• Nick Bobrov and Martin Lapointe, co-directors of amateur scouting for the Canadiens, both said that they were looking for players who play the game the right way. They didn’t only want players with success, or players with skill, but players with the right skills to translate their success to the next level.

When talking to the players in attendance throughout the two days, their personalities stuck out. They were all motivated, confident, but aware of their shortcomings and had perspective.

Whether it was Owen Beck discussing time management balancing studies and hockey, Vinzenz Rohrer discussing what he learned from tennis, or Filip Mesar answering a question to describe his play with weaknesses as well as strengths minutes after being a first-round pick, it was apparent that the Canadiens valued not only what was on the ice, but what was inside the player as well.

  • Let’s stick with Rohrer for a second. I have rarely seen a player so young capture a room like he did. He had unbelievable awareness and perspective. What really stuck out, like I mentioned above, is what he learned from tennis.

He played tennis until he was 11 or 12, and his father was a pro tennis player. He said the team aspect of hockey is what pushed him towards that sport.

“Tennis is an individual sport so you can’t hide behind other people. In hockey if you have a bad game, maybe a scout can really tell but if you struggle mentally in tennis it’s obvious. Everybody sees it. That’s something you can relate to, not only in hockey but life-wise. You can really learn from other sports, not just hockey.”

Rohrer used his tennis background to go 5-0 in five ping-pong games against Canadiens staff members after his meeting at the combine. He wouldn’t say who he beat, but both Bobrov and Lapointe joked about it so you can maybe assume they were two of Rohrer’s victims.

“He excels at basically everything he touches, including hockey,” Bobrov said, before Lapointe chimed in with ping-pong. Lapointe also mentioned that his success with everything he touches goes into musical instruments as well.

“We tried to beat him but it didn’t work out too well,” Bobrov continued.

“It sealed the deal, now I know why I’m here,” Rohrer joked.

  • Lane Hutson is aware of the fact he’s a smaller player. The 5’8” player joked that he hoped he would fill out the Canadiens jersey he was wearing better with time.

“I know I can get bigger, faster, stronger, even taller,” Hutson said. “That’s something that will come as I get older. Either way, it’s how you play the game not how big or strong you are. When you get on the ice, everyone is the same size.”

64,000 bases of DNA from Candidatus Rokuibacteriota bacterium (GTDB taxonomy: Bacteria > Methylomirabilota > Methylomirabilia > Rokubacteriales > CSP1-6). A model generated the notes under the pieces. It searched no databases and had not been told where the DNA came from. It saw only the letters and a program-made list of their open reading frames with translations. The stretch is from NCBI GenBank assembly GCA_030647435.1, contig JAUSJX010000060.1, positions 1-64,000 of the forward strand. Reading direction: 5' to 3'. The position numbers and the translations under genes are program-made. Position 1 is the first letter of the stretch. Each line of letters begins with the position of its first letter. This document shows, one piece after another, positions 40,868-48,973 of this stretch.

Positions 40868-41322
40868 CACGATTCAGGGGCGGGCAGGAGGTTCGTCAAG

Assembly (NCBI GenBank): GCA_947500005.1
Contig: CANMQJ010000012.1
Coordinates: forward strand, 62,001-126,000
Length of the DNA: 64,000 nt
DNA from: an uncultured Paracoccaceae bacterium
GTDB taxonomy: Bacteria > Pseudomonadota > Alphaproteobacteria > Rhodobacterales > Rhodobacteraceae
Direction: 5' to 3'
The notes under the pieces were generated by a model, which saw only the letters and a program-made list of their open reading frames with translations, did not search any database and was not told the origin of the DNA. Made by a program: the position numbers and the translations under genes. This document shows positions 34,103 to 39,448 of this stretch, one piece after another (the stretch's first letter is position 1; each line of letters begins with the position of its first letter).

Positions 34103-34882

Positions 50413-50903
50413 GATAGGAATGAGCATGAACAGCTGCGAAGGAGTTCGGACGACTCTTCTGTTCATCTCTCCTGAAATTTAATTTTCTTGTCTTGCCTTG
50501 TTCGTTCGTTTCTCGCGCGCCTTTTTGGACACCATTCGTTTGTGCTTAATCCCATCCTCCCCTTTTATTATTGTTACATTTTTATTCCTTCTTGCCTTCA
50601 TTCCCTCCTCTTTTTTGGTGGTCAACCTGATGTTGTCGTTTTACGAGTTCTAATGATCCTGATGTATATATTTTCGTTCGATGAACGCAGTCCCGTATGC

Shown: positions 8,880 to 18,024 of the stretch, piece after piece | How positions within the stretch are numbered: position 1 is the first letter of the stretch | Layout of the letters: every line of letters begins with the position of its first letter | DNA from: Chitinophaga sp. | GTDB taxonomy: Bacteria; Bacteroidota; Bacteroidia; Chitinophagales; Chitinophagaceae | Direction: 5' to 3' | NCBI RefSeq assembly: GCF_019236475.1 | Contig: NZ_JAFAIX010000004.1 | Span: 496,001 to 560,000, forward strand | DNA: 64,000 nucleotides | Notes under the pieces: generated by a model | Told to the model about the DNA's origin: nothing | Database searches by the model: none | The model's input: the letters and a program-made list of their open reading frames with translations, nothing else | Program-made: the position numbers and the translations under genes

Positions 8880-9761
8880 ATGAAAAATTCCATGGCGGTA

The Canadiens also aren’t an organization to shy away from smaller players, with Brendan Gallagher, Cole Caufield, and Sean Farrell being a part the organization even before they hired Martin St. Louis as head coach.

“It definitely helps because I’m looking to learn from those guys,” Hutson said. “They’re all super talented.”

  • Owen Beck and Cédrick Guindon both had really interesting things to say as well. Beck mentioned how he was upset that he couldn’t be there for Luca Del Bel Belluz, his OHL teammate, when his name was called because he was drafted before. A few moments after, Del Bel Belluz came into the media room where Beck was and he was able to congratulate him and give him the hug he wanted to. It made for a nice moment for two players realizing their dream within minutes of each other.

Guindon said, almost sheepishly, that he grew up a Senators fan in the Ottawa area, but said that once he understood the importance of the French culture and its connection to the Canadiens, it gave him a different understanding of the franchise and he was thrilled to be chosen by them.

  • Bobrov also said that the thing that while you want all picks to have skill and substance, combining the two was something the Canadiens wanted. Several times, about several of the prospects, Bobrov and Lapointe mentioned how players were people that drew people to them and that people wanted to be around. The first impressions matched up very well with that.